This has been a really good first step in the process. We know it's going to be a process rebuilding trust with the community, not just the Latino community, but the entire community. —West Valley City Acting Police Chief Anita Schwemmer
WEST VALLEY CITY – Representatives of Utah’s Latino community met with West Valley City acting Police Chief Anita Schwemmer for 3 1/2 hours Wednesday to air concerns about the recent dismissal of 124 state and federal drug cases.
A majority of the defendants whose cases were dismissed are Latino, which has raised “red flags,” according to Tony Yapias, representing the Latino community.
But after meeting with Schwemmer and City Manager Wayne Pyle, the group was assured that the dismissals of the cases were largely tied to evidentiary problems, Yapias said.
As for people who had concerns about the possibility of racial profiling or civil rights violations, "after this meeting, they should be at ease with that," he said.
The closed-door meeting, conducted at West Valley City Hall, was facilitated by the Denver office of the Department of Justice’s Community Relations Service.
The parties described the meeting as "constructive."
Schwemmer said she welcomed the opportunity to forge closer ties with the Latino community and to encourage an open dialogue moving forward.
"This has been a really good first step in the process. We know it's going to be a process rebuilding trust with the community, not just the Latino community, but the entire community," Schwemmer said.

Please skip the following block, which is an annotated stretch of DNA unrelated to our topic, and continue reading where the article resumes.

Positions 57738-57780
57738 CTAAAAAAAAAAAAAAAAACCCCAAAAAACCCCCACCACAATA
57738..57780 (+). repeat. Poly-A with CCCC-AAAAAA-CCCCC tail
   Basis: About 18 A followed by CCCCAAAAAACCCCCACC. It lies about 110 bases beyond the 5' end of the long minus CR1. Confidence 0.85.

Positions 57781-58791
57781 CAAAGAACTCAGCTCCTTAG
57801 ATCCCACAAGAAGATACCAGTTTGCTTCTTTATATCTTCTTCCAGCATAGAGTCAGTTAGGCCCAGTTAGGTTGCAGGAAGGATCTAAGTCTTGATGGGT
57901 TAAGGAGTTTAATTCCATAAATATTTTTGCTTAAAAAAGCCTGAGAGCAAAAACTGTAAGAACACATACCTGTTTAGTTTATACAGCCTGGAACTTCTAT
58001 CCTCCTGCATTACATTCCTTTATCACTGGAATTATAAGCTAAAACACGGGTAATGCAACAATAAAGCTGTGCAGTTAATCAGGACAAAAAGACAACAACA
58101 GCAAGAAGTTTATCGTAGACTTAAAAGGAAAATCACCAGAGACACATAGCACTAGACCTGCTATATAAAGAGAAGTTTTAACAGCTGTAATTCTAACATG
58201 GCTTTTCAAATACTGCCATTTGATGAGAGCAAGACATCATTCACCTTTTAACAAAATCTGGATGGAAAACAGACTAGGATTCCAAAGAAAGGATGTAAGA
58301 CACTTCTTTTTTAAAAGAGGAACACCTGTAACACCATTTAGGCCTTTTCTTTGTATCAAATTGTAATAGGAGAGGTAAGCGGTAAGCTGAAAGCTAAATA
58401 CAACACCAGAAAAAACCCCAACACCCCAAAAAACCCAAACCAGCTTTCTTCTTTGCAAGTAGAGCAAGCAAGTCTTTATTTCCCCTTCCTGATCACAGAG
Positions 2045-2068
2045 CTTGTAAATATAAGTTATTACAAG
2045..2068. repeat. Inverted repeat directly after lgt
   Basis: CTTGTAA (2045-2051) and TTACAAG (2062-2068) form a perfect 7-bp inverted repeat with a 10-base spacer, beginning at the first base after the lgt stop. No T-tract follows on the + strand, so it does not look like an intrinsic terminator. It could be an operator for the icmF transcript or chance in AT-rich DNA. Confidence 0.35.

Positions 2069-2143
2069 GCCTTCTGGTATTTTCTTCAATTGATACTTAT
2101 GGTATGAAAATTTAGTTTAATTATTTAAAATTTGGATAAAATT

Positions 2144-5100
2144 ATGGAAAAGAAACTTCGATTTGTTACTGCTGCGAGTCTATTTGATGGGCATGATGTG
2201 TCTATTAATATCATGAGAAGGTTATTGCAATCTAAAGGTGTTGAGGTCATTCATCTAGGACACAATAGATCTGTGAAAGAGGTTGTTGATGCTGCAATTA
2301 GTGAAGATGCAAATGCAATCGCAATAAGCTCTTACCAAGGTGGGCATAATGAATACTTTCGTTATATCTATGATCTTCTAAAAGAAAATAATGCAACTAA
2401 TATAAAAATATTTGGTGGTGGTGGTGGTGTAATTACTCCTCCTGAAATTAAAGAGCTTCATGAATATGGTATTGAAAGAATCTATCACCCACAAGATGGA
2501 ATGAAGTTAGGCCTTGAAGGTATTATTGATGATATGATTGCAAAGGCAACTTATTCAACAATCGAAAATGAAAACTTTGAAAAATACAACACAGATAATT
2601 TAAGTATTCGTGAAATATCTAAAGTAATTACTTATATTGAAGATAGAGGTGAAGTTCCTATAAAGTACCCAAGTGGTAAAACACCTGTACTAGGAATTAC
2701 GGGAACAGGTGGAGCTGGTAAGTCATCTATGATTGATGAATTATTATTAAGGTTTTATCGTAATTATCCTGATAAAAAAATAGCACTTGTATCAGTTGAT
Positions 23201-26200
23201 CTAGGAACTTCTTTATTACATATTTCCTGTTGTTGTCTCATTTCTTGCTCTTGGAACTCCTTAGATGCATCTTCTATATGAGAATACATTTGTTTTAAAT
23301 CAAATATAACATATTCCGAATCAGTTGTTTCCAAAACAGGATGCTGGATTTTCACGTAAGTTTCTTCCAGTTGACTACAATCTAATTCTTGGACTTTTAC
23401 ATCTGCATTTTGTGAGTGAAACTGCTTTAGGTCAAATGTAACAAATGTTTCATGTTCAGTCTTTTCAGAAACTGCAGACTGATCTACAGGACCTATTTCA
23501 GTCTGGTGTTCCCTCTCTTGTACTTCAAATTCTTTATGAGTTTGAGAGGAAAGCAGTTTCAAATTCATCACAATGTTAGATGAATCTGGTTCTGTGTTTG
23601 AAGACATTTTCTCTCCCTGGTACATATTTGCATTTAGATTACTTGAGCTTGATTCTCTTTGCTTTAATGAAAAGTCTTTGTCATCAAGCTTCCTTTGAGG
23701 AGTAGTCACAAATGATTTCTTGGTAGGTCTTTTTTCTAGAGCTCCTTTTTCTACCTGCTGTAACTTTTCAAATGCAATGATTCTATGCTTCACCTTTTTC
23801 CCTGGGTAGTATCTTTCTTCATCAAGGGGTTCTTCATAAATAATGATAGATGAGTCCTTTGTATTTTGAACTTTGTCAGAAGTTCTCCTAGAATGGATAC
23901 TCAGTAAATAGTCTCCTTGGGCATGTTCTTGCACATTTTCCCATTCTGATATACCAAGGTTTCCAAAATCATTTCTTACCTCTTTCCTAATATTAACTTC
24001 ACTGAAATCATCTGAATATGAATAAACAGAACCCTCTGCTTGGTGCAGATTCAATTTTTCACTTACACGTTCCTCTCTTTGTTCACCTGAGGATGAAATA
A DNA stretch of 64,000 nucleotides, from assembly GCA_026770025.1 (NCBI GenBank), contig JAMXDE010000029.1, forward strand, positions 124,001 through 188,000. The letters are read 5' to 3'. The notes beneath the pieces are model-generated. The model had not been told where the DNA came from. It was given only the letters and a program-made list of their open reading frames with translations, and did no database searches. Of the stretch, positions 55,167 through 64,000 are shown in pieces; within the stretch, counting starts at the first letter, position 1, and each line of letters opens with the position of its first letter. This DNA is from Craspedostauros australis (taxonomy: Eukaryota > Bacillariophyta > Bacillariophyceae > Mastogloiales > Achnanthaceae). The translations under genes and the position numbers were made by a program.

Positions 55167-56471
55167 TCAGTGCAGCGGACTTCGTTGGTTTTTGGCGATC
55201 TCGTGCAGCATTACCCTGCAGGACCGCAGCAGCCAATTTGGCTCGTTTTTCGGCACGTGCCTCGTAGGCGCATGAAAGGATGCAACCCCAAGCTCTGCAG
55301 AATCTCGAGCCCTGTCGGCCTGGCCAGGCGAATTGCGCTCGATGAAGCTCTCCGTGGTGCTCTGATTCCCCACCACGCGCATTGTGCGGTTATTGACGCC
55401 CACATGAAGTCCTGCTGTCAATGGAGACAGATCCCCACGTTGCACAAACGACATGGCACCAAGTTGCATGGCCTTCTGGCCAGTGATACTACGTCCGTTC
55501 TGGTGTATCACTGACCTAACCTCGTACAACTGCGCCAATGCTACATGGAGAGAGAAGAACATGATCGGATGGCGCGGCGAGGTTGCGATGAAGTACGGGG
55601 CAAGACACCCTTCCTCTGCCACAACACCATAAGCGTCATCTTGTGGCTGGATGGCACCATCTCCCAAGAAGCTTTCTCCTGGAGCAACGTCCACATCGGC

The Latino community has committed to help facilitate community meetings with the police department. For its part, the police department said it would conduct "cultural competency training" with officers. Sen. Luz Robles, D-Salt Lake, who took part in the meeting, will help organize the training.
The city will also make its online complaint form regarding the police department available in Spanish. Presently, it is in English but Schwemmer said Asian languages may also be added.
Yapias said the discussion also brought to light the growing problem of Latinos using, distributing and abusing narcotics. "We have a problem in our community," he said. "As a community, we have to deal with it."
According to the Department of Justice website, the Community Relations Service is a “peacemaker for community conflicts and tensions arising from differences of race, color and national origin.” It does not conduct any investigative functions and information exchanged in meetings between parties is confidential.
The Salt Lake County District Attorney’s Office would not comment about the specific concerns raised by members of the Latino community. Officials have said the cases were dismissed due to a lack of evidence amid allegations of police corruption and an unlikelihood of achieving convictions in court.
The West Valley City Police Department has disbanded its Neighborhood Narcotics Unit. State, federal and local investigations are underway regarding the operations of the unit, a fatal officer-involved shooting of a 21-year-old woman and ongoing review of criminal cases resulting from arrests by the city’s narcotics officers. Most of the 124 cases that were dismissed involved defendants facing state charges.